Consider to possibility of starting a business as a way to examine the concept of entrepreneurship. Learners develop and analyze feasibility studies, marketing strategies, proposals, and local census data all needed when starting a small business.
Give your class a copy of USA TOday to read through and find articles about companies that offer goods or services. They create a graphic organizer and list the business, product, want or need fulfilled of the companies found in the USA Today. Then, they explore entrepreneurship by creating their own business that meets the needs of their community.
Business Lessons from the Basket Weaver
Young scholars explore the basket weaving business and entrepreneurship in action. They discuss the basket weaving business and identify business concepts that apply to the creation and sell of baskets. Students identify factors that regulate the introduction of a new seller to the basket weaving market and they prepare a draft for a business plan.
Are You Ready to Start Your Own Business?
Learners discuss the motivation behind owning your own business. They plan a course of action to research the pros and cons of owning a business and then share their information with the rest of the class as a follow up activity.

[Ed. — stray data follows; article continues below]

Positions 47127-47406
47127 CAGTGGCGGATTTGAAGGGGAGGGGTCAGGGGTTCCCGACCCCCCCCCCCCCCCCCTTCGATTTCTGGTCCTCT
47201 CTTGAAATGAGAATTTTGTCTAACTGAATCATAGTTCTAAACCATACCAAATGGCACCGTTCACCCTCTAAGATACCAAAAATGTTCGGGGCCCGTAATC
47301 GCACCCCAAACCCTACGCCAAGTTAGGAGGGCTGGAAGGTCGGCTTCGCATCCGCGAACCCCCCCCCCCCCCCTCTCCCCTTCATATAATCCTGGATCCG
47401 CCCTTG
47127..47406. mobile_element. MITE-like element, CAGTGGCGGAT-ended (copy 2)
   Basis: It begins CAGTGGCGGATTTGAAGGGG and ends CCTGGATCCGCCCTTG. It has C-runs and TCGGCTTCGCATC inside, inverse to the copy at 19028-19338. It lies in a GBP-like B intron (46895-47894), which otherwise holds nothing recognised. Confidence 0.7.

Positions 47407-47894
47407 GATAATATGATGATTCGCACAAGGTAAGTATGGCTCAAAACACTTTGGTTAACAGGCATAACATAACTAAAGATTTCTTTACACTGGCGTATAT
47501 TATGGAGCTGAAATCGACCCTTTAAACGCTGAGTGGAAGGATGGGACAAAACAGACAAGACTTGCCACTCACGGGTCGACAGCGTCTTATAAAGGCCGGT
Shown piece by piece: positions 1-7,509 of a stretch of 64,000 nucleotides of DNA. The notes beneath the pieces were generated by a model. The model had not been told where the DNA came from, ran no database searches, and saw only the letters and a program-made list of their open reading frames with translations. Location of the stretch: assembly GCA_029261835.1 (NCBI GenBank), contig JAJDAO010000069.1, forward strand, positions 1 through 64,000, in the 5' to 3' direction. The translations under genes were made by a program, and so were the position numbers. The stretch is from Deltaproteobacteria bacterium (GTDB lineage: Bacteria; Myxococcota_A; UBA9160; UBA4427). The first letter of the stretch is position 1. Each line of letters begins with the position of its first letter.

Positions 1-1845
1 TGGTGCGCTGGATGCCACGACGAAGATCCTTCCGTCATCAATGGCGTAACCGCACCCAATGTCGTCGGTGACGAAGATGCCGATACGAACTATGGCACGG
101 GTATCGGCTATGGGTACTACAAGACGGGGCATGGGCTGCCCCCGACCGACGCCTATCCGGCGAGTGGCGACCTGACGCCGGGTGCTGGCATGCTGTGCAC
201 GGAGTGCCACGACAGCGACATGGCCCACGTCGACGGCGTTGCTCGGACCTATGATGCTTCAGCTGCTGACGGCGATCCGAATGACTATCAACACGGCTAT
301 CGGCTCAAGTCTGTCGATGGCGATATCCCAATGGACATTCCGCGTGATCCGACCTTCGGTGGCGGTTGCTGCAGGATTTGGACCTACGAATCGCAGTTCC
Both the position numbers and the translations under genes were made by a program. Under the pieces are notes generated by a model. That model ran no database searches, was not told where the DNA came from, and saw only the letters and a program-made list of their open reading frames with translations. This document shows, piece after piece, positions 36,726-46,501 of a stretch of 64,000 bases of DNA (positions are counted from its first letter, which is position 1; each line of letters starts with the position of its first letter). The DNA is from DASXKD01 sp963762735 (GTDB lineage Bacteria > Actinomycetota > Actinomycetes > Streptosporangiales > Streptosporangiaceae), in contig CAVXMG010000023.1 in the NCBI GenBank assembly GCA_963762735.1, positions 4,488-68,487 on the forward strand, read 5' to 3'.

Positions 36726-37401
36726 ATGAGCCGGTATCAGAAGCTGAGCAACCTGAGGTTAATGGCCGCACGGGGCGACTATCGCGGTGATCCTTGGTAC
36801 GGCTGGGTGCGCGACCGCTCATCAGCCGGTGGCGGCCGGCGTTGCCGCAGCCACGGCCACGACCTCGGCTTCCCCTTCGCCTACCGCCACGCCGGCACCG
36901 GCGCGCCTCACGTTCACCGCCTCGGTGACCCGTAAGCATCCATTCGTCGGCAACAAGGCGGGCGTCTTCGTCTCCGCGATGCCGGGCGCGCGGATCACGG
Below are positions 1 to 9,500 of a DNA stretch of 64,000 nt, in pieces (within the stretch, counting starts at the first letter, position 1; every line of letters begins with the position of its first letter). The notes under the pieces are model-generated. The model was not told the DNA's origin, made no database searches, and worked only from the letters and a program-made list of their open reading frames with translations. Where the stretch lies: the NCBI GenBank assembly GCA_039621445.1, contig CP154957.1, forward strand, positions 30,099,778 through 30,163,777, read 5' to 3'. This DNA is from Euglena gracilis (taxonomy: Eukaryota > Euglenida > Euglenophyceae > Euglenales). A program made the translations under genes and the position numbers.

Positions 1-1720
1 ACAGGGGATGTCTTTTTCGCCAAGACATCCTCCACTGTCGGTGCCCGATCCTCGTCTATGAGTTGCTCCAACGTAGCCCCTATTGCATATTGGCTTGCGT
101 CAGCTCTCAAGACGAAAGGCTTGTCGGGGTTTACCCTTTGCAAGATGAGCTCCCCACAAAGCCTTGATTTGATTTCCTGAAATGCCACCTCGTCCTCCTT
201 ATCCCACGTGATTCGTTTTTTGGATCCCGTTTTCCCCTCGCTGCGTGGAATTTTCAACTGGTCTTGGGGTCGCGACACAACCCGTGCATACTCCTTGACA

Entrepreneurship: Is it for me?
Students get an introduction to entrepreneurship and business plans in the first lesson of this series. They attempt to determine what personal factors to consider in deciding if the time is right to become an entrepreneur.
Entrepreneurship: Creating A New Business/Business in A Box
High schoolers examine the steps involved in starting a new business. They conduct Internet research, listen to a guest speaker, prepare a ten-page Business Plan, and present their business idea in a role-play situation where they ask for financing for their business.
What is Entrepreneurship?
Eighth graders describe the entrepreneurial process and how it relates to the economy. They work together in small groups to answer questions and participate in small business groups. They use the internet to gather information as well.